3 Relatable Use Cases For Copying Your Weekly Timesheet

John Reeve | August 25th, 2023 | ,

A photo of multiple monthly calendars spread out on a desk

We recently launched a new feature that allows you to copy all, or part, of your weekly timesheet from one week to another. It’s based on feedback from numerous customers who reached out to us and shared how such a feature would make their day to day time tracking efforts more efficient and less painful.

After gathering initial feedback and working through different ideas, we defined a few scenarios where one would benefit from being able to copy multiple time entries at once. In all of these cases, the ability to copy time entries greatly reduces the number of mouse clicks and key clacks required to fill out your weekly timesheet.

How does copying a timesheet work?

The premise is that there are people who want to track their time by manually filling out their weekly timesheet. Their workdays are such that they don’t need the precision of timers or the automation they provide. When they add the time is less important than how they add their time.

The benefit of copying a timesheet is that it provides a template based on work completed in a prior week. This cuts down considerably the time spent tracking one’s time. Here are three relatable use cases where copying your weekly timesheet can make time tracking less painful.

Working on the same projects from week to week

Many companies will find themselves working on one or more of the same projects for a season. For example, your agency takes on a large, multifaceted project that will take months, or years, to complete. Or, your boutique consultancy is focused on a small handful of ongoing projects.

The number of hours you spend on these projects will differ from week to week. However, copying the previous week’s time entries speeds up the process by creating a prefilled timesheet. All you have to do is enter the correct number of hours for each project and day.

Repeat weekly meetings

Weekly meetings are a common occurrence in any workplace. Many companies will meet Monday to kick off the week, for example. And anyone working with clients, such as agencies and consultants, will hold weekly check-ins to go over project updates.

It’s highly likely that these meetings will not only occur on the same weekday, but also for the same amount of time. When entering your time for these meetings, simply copy the time entries from your previous weekly timesheet. It will save the time and energy spent manually entering your time for each meeting.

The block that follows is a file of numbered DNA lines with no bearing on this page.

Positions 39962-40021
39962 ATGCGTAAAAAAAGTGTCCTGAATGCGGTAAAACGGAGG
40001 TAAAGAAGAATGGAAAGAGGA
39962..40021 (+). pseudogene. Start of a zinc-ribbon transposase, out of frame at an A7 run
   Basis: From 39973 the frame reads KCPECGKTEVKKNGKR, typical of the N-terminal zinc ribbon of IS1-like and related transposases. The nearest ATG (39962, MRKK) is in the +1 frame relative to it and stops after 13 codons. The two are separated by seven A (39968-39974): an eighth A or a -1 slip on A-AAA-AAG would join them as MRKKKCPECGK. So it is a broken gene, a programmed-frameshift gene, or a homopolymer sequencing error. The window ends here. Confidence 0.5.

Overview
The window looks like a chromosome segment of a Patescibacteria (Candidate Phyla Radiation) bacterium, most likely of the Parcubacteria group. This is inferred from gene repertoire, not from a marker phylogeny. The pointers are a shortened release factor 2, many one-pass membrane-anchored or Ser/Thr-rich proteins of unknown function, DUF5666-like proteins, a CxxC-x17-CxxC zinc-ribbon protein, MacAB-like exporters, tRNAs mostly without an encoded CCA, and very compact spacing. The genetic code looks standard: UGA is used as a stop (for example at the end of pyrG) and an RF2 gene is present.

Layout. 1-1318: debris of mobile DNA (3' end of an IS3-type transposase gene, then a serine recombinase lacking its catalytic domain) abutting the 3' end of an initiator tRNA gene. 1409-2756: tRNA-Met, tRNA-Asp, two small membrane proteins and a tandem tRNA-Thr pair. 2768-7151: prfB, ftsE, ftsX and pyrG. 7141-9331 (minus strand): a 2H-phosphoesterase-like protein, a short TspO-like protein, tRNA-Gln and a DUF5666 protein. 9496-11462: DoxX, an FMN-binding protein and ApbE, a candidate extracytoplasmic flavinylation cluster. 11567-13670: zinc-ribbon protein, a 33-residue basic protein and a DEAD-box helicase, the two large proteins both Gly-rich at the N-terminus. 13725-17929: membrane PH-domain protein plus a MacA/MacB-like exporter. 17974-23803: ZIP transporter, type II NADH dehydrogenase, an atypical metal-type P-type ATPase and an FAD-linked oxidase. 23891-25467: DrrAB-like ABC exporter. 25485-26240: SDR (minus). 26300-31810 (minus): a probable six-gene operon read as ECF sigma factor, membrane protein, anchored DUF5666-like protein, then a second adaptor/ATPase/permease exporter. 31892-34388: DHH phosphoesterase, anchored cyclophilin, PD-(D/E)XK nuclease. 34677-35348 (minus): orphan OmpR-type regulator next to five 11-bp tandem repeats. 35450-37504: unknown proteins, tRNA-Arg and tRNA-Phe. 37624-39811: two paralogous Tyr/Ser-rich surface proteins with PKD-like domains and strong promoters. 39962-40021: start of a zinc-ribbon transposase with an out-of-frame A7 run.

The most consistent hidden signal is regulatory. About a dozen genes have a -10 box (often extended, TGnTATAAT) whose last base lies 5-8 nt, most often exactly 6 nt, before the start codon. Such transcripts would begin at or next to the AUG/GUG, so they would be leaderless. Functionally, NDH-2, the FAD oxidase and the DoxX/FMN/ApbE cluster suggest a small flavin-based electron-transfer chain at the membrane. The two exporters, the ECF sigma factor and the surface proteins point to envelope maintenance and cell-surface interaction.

Completing common daily tasks

Research has unveiled that we spend up to 40% of our day on repetitive work. While that number is high, and certainly implies that much of that time is being wasted, many will still need to track it. (On a side note, using time tracking software will help you waste less time by identifying daily time sinks.)

Manually entering your time for the same daily tasks, week after week, will quickly become a tedious chore. It’s one of the top reasons people don’t want to track their time in the first place. The ability to copy a timesheet, however, solves this issue by greatly reducing the amount of time and effort required to enter your time.


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Intervals is online time, task and project management software built by and for web designers, developers and creatives.
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John Reeve
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John Reeve

John is a co-founder, web designer and developer at Pelago. His blog posts are inspired by everyday encounters with designers, developers, creatives and small businesses in general. John is an avid reader and road cyclist.
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Jennifer Payne
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Jennifer Payne

Jennifer is the Director of Quality and Efficiency at Pelago. Her blog posts are based largely on her experience working with teams to improve harmony and productivity. Jennifer is a cat person.
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Michael Payne
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Michael Payne

Michael is a co-founder and product architect at Pelago. His contributions stem from experiences managing the development process behind web sites and web-based applications such as Intervals. Michael drives a 1990 Volkswagen Carat with a rebuilt 2.4 liter engine from GoWesty.
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